University College Dublin (IRELAND)
About this paper:
Appears in: EDULEARN20 Proceedings
Publication year: 2020
Pages: 121-129
ISBN: 978-84-09-17979-4
ISSN: 2340-1117
doi: 10.21125/edulearn.2020.0072
Conference name: 12th International Conference on Education and New Learning Technologies
Dates: 6-7 July, 2020
Location: Online Conference
Teaching power system stability analysis and control in undergraduate Electrical Engineering programmes is a challenging task. One of the main difficulties is perhaps the fact that high-voltage transmission networks are complex systems that include several hundreds or even thousands of devices.

Before the diffusion of powerful workstations and personal computers, the simulation of large power systems was a cumbersome task mostly reserved to system operators. For this reason, since the beginning of ac power systems, i.e., in the early years of the twentieth century until recent years, researchers had the need to simplify (and often over-simplify) the models of power systems to be able to study the stability and control of power systems. For their simplicity, some of these models have also been and are still widely utilised not only in research papers but also in education.

This paper discusses the advantages and, more importantly, the drawbacks of using exclusively simplified model to explain power system dynamics, stability analysis and control. The advantages are clear: a simple model is easier to explain, include a small number of variables and, very often, stability criteria and control design can be solved analytically. Moreover, the small number of parameters and variables allows drawing simple diagrams and qualitative plots that help the students visualize and, hence, hopefully remember the concepts.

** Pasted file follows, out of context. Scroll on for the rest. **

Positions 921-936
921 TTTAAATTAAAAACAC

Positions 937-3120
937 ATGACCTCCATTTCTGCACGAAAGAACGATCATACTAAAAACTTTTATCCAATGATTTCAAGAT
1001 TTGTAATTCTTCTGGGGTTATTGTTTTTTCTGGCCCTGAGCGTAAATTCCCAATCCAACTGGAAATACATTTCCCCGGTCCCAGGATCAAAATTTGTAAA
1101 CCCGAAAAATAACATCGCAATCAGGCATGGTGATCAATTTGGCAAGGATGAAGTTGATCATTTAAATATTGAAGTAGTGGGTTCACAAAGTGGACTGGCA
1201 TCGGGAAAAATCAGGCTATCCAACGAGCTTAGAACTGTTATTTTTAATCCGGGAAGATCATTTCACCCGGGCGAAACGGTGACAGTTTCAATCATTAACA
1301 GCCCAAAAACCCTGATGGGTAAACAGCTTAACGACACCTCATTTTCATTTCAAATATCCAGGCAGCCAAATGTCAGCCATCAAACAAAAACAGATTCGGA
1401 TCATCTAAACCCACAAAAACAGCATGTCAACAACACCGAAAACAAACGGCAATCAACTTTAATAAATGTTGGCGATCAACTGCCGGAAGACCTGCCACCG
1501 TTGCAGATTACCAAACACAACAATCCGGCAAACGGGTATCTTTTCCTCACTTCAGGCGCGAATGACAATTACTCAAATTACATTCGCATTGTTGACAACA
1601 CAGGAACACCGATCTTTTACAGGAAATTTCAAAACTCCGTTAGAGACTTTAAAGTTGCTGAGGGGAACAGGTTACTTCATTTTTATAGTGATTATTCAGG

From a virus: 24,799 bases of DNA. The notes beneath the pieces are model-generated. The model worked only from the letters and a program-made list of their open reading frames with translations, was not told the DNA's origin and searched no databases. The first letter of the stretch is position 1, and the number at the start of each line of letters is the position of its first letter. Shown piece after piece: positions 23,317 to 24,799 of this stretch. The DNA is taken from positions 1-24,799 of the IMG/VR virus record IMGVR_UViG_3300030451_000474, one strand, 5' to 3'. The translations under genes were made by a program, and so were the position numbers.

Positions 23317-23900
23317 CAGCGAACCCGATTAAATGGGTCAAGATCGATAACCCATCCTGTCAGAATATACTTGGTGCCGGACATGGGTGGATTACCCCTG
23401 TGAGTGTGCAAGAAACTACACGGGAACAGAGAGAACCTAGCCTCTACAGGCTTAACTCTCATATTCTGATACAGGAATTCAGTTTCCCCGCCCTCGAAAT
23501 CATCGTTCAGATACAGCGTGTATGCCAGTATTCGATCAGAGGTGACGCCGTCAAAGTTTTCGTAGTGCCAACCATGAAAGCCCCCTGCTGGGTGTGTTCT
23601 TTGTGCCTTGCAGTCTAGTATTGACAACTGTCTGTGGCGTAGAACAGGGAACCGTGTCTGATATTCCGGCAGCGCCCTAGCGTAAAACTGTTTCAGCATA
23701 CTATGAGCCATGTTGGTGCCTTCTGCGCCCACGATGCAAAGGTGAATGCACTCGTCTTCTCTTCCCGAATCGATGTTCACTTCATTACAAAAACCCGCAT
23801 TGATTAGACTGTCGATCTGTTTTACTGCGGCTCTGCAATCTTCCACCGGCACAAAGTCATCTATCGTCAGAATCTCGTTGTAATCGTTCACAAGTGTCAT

The simplifications that are introduced to reduce the equations to a minimum set are often over-simplifications which can lead to misinterpretations or, even, erroneous conclusions. A famous sentence often attributed to Albert Einstein is: “Everything should be made as simple as possible, but no simpler.” This concept applies very well to power system models. In particular, over-simplifications may prevent students to capture the idiosyncrasies of power system dynamic behavior. On the other hand, if complex models are utilised, the learning approach has to rely on software tools and computer-based simulations.

Three very common simplified models will be considered and the common misunderstandings that they originate will be duly discussed in the final paper, as follows:
(i) the single-machine infinite-bus model utilized to explain transient instability and the loss of synchronism of synchronous machines;
(ii) the single bus model utilized to explain primary frequency control; and
(iii) the DC power flow model, that is utilized in optimizations problems and, in particular, electricity markets.

Several examples based on the experience matured by the author in teaching the modules “Power System Dynamics and Control” and “Stability Analysis of Nonlinear Systems” at the University College Dublin will complete the paper. The example discuss the added value of utilising relatively complex models, e.g., the IEEE standard test systems for teaching and the issues encountered by the students when using computer tools for power system analysis.

Finally, the paper will also discuss the debate following of a panel session with title “Thinking Outside the "Black Box" – Analytical Foundations of Power System Research” hold at the 2019 IEEE PES General Meeting in Atlanta, that was aimed at discussing pros and cons of computer-based versus analytical approaches for the study of power systems. At this panel session, the author was the only supporter of the computer-based approach.
Power system analysis, power system stability analysis, power system control, modelling, electrical engineering.